Powering Up the Single Market

Despite the atmosphere of crisis, triggered by the problems of mass migration and returning global economic uncertainty, EU policy makers must not take their eyes off the health of the single market. It continues to underpin EU economic growth, global competitiveness and social cohesion.

The single market is a work in progress and far from complete in a number of key sectors, most notably in services. It is a complex construction, once memorably described by former single market Commissioner Frits Bolkestein as “a Ferrari stuck in second gear”.

Ferrari cars have evolved significantly since that remark was made back in 2003. They have been extensively redesigned, the range has been expanded, and they incorporate the latest digital technology. They are more reliable, easier to drive, and owners are even using them more for everyday journeys. But can we say that the single market has received equal attention in terms of design and development? And are the market’s tools easily accessible, simple to use and fit for purpose?

The need to keep a political and policy focus on the single market was recognised during the last Commission. Mario Monti’s report, commissioned as a personal initiative by Jose Manuel Barrosso, set out a clear path to move the single market forward. Parliament and Commission promoted a new political initiative, the Single Market Act, backed by the European Council. Member States started to show signs of being less protectionist and more committed to single market goals. Significant reforms continued to be adopted, notably in public procurement and mutual recognition of qualifications.

But, despite this steady flow of actions, flaws that have been evident for many years still make the single market underperform. Overly complex legislation deters Europe’s enterprises, especially small firms, from exploiting its full potential. The rules often discourage the innovation that a dynamic economy needs.

The basics of a single market are still not in place. Far too many barriers remain, and the promise of “barrier free” access is seriously compromised by inconsistent implementation.

What should be done now? The Juncker Commission now has a better organisation to promote the single market. Commissioner Elżbieta Bieńkowska has responsibility for the key single market instruments, covering goods, services, public procurement and mutual recognition of qualifications. She is about to announce new market-boosting measures.

To have an impact, these must be bold, ambitious and realistic. Yet another worthy strategy paper is not what’s needed, nor is any fundamental new legislation. We need practical measures to make the existing rules work, and to discourage Member States from actively undermining their effect by arguing for special treatment. The underlying principle of a single market is that standards are recognised automatically unless a national authority can fully justify protective measures.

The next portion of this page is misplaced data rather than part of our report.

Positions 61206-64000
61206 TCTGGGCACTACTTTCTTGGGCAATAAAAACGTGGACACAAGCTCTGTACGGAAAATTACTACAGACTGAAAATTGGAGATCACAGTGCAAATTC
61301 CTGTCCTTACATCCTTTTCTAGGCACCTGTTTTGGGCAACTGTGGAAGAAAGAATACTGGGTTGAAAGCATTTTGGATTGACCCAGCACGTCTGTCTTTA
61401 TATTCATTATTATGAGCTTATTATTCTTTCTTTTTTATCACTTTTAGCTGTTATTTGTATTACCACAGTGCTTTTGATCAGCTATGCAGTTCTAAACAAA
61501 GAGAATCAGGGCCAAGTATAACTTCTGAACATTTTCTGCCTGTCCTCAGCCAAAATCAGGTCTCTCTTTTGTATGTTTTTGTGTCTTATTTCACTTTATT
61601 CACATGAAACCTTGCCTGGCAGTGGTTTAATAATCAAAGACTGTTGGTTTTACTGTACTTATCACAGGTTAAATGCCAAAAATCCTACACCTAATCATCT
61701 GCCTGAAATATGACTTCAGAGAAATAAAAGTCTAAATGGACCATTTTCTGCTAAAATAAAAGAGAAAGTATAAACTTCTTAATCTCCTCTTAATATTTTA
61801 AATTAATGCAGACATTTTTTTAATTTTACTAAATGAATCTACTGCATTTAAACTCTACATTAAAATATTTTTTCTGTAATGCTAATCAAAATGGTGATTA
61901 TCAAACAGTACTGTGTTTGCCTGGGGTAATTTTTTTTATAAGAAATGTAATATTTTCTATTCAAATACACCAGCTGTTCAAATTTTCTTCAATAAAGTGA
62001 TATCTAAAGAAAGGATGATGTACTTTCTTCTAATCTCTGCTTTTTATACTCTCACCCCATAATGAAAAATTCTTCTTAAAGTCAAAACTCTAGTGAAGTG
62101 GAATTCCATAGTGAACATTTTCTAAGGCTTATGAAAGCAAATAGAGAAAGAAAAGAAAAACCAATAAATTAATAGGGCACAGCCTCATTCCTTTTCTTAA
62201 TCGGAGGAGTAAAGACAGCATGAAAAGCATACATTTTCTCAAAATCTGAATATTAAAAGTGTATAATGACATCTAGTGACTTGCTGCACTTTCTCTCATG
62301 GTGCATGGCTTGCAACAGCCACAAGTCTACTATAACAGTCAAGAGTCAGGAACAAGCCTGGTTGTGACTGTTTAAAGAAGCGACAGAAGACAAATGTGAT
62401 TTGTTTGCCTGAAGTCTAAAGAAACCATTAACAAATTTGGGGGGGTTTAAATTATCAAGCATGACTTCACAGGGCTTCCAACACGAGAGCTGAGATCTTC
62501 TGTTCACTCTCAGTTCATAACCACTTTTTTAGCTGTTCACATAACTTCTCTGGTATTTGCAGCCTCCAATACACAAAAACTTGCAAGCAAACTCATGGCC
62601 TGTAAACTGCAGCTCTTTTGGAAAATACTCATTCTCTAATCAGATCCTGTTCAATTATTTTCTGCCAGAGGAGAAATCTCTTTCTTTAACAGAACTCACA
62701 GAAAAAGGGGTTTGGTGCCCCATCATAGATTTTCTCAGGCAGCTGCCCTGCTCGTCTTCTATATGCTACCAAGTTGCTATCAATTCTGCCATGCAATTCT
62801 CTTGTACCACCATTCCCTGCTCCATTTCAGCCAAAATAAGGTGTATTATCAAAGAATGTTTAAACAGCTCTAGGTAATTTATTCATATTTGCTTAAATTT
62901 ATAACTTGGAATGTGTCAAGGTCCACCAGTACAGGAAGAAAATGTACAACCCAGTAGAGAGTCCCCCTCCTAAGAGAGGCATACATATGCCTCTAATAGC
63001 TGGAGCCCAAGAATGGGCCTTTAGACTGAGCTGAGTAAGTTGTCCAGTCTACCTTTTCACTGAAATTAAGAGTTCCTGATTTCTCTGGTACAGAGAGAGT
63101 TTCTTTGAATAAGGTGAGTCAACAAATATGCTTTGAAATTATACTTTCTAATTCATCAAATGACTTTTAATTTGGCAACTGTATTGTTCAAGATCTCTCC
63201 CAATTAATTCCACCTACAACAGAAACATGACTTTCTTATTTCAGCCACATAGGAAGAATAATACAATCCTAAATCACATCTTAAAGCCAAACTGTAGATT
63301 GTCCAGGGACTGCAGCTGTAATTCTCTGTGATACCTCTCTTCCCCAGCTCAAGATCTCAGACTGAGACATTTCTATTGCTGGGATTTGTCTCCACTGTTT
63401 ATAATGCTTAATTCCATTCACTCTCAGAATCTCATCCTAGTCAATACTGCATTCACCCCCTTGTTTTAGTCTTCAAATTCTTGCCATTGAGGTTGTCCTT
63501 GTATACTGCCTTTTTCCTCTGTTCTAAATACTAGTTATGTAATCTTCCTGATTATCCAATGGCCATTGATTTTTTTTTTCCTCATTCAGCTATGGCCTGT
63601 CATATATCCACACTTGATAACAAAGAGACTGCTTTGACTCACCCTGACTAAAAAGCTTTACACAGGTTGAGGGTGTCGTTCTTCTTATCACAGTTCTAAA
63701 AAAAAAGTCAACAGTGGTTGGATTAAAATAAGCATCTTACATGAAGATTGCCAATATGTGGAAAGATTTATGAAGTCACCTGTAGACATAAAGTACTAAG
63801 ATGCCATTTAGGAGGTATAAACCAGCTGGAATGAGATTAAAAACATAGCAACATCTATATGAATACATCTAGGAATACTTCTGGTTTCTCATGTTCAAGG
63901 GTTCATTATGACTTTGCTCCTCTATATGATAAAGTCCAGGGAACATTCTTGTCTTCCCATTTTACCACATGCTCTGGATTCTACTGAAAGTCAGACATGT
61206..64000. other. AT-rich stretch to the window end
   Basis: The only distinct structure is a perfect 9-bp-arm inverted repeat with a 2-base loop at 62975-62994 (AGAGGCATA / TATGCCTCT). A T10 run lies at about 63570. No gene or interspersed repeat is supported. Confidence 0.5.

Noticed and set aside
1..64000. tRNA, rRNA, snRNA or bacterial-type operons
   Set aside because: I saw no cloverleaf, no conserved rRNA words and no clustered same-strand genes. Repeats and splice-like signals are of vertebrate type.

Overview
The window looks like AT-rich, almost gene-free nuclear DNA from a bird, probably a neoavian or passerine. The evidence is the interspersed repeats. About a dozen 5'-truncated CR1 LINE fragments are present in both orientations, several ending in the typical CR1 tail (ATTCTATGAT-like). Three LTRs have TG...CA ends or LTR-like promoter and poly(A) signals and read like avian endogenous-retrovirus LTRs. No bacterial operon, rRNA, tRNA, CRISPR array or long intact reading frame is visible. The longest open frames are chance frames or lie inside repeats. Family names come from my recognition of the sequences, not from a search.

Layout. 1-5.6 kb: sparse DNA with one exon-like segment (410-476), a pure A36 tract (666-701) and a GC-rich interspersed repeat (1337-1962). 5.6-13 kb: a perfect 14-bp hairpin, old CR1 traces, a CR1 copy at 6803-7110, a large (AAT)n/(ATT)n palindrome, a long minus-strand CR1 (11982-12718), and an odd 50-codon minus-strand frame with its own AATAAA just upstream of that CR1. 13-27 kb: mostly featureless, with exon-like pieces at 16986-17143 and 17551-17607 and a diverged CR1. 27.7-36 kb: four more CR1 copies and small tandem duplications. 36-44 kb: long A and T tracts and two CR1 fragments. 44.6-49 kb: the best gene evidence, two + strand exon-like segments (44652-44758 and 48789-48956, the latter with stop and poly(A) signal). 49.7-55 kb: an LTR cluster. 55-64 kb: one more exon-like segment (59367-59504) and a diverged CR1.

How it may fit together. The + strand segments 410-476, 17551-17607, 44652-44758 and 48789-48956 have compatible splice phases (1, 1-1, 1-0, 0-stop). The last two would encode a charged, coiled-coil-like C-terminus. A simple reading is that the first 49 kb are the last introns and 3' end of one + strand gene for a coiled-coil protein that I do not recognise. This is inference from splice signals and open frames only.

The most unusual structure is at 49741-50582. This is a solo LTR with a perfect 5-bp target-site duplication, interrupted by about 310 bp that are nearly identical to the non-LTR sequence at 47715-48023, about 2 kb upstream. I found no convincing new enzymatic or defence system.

Only public policy, public health and public safety can be considered as sufficient grounds for overriding single market rules. Under current legislation for goods and services, public authorities are required to argue their case for closing markets to goods and services already available in other EU Member States. But the widespread flouting of these rules means that only the most determined market actors, generally with deep pockets, are prepared to force their way into markets through uncertain, lengthy and costly court challenges.

In a world where speed is important, especially in the digital age, uncertainty imposes a real cost. There should be strict time limits for Commission decisions to be taken or guidance to be issued. There should be a fast-track extra judicial arbitration procedure for dealing quickly with mutual recognition disputes, based on a fast examination of the facts. The existing, and much under used, SOLVIT network was established to help resolve these problems. It could become a “gateway” to an arbitration mechanism. Unless decisions are taken within clear time limits, the market actors can then go ahead, without suffering economic penalties at a later date. There should be a formal system of mutual evaluation by all member states of proposals to introduce national exceptions. This is not a radical idea, but already part of the services directive!

Other Commission initiatives can be very helpful to the Bieńkowska reforms. An ambitious single market agenda and the aims of Better Regulation are very strongly related. More effective and evidence-based legislation leads to better, clearer and more effective rules. Competition policy should be fully enforced to stop market partitioning, and attack artificial measures such as the arbitrary requirement for testing or certification by national bodies to verify already proven compliance. Capital markets and access to capital are crucial and a consistent legal framework facilitates private investment. The digital single market initiative would be fully integrated into this programme, as would progress on energy and transport markets.

The new single-minded single market team can sow the seeds of a different, more radical approach to creating the dynamic economy and high quality jobs that Europe desperately needs.

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